The various programs make exploring parts of the Adirondacks possible for those with mobility issues or disabilities that make backcountry travel a challenge. Flat trails, for instance, also help senior citizens who might be less steady on their feet or less able to travel rugged trails; families with small children; and even new outdoor adventurers seeking a smaller challenge.
Efforts to balance access with wilderness protection sometimes become controversial, as when the state purchased the Boreas Ponds Tract and its access road. Some wanted the road declared wilderness—off-limits to motorized use—but the state ultimately allowed continued access to a small parking lot where disabled users can park near the wilderness ponds and an accessible lean-to.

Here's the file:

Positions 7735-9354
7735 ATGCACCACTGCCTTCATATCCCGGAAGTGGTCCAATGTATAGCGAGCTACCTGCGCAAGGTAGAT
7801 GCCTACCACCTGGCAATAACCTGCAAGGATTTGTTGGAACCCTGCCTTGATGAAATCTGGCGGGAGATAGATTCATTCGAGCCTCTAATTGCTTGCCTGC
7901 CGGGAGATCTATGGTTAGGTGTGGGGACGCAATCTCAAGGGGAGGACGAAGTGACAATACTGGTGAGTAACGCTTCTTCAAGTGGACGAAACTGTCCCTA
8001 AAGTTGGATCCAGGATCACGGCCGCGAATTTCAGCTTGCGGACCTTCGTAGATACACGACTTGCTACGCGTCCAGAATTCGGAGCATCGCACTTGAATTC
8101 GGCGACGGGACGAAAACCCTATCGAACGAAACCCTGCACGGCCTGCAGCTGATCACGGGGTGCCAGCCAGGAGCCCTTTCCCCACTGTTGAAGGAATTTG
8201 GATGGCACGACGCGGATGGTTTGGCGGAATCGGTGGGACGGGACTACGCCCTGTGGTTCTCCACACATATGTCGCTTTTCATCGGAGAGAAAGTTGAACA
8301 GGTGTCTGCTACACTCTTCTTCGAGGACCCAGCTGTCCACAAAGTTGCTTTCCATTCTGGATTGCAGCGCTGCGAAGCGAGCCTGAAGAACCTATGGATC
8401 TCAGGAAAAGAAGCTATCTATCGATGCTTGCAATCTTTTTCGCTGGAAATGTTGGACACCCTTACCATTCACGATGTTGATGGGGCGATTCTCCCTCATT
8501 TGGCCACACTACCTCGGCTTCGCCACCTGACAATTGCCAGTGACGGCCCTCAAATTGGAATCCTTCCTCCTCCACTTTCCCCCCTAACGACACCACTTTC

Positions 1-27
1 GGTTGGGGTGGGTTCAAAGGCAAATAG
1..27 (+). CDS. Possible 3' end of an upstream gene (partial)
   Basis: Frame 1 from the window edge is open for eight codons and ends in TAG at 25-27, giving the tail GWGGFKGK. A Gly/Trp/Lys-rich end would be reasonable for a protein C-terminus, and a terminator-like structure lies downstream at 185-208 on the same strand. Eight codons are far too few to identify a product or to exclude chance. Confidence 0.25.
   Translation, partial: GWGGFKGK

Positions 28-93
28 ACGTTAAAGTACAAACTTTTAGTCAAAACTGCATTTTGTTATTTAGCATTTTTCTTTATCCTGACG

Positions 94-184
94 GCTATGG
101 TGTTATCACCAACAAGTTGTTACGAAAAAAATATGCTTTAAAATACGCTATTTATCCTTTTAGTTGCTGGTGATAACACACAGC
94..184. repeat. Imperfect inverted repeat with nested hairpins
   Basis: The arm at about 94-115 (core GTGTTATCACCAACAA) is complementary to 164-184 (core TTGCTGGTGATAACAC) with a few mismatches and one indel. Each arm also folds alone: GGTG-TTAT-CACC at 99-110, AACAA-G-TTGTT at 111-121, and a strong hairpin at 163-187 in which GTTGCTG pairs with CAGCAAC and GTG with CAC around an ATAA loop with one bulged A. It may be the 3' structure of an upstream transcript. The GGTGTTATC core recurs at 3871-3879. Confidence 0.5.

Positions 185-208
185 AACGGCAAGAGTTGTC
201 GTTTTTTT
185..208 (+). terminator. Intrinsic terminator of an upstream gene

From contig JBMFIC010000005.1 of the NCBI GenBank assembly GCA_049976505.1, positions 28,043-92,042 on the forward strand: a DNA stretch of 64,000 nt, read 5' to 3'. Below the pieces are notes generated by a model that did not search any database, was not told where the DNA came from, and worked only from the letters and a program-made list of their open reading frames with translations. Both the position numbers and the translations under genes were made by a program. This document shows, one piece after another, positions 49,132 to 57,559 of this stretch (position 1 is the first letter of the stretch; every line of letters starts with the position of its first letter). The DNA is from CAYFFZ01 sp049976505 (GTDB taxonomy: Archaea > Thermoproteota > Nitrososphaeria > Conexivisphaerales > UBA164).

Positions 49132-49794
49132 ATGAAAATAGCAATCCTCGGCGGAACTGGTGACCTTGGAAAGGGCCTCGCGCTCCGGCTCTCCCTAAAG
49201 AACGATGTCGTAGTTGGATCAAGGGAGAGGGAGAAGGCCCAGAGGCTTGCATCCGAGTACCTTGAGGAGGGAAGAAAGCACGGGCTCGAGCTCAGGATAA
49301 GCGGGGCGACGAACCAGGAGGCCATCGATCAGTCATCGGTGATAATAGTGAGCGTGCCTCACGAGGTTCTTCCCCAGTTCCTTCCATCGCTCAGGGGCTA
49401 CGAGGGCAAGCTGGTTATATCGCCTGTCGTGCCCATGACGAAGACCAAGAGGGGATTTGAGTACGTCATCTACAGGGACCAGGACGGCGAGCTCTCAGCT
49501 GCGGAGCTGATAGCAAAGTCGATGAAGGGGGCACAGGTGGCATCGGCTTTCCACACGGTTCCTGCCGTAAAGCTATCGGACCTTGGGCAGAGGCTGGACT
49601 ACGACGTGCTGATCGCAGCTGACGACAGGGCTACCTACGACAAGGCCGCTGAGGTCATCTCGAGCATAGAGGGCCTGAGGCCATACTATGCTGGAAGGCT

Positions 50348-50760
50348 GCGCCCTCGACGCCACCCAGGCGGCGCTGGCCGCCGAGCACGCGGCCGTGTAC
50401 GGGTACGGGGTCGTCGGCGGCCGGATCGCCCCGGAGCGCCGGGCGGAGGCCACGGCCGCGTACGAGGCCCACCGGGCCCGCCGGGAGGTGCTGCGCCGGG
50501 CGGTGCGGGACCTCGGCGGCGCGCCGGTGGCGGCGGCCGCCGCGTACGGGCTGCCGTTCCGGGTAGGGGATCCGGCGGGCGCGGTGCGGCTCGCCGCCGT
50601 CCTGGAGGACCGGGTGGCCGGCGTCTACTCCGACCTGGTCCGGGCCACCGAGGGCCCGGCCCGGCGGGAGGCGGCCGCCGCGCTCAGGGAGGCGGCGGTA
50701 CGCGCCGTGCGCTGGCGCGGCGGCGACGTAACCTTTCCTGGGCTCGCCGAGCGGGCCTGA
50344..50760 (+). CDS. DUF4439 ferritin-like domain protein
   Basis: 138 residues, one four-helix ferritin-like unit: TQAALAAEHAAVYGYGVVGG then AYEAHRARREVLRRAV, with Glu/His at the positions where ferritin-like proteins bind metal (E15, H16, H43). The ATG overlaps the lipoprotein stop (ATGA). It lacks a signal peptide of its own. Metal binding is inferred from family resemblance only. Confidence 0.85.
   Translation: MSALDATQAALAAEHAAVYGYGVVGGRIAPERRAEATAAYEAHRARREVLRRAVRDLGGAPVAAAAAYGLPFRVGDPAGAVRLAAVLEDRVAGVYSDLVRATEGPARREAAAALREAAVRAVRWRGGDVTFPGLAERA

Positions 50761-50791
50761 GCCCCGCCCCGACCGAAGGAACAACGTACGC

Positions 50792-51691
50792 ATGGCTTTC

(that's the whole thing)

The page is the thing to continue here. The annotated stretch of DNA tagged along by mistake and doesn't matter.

“DEC designs and builds its public facilities to maximize accessibility to all ages, abilities, and backgrounds, going beyond the minimum accessibility standards wherever practicable and sustainable while minimizing environmental impacts,” said Lori Severino, a public information officer for the New York Department of Environmental Conservation. “Under the Adventure NY initiative, New York State strives to improve and expand access to outdoor recreational opportunities for people of all ages, abilities, and backgrounds.”
Severino said DEC planners identify opportunities for accessible facilities when writing unit management plans for public lands, adhering to standards laid out in the Americans with Disabilities Act.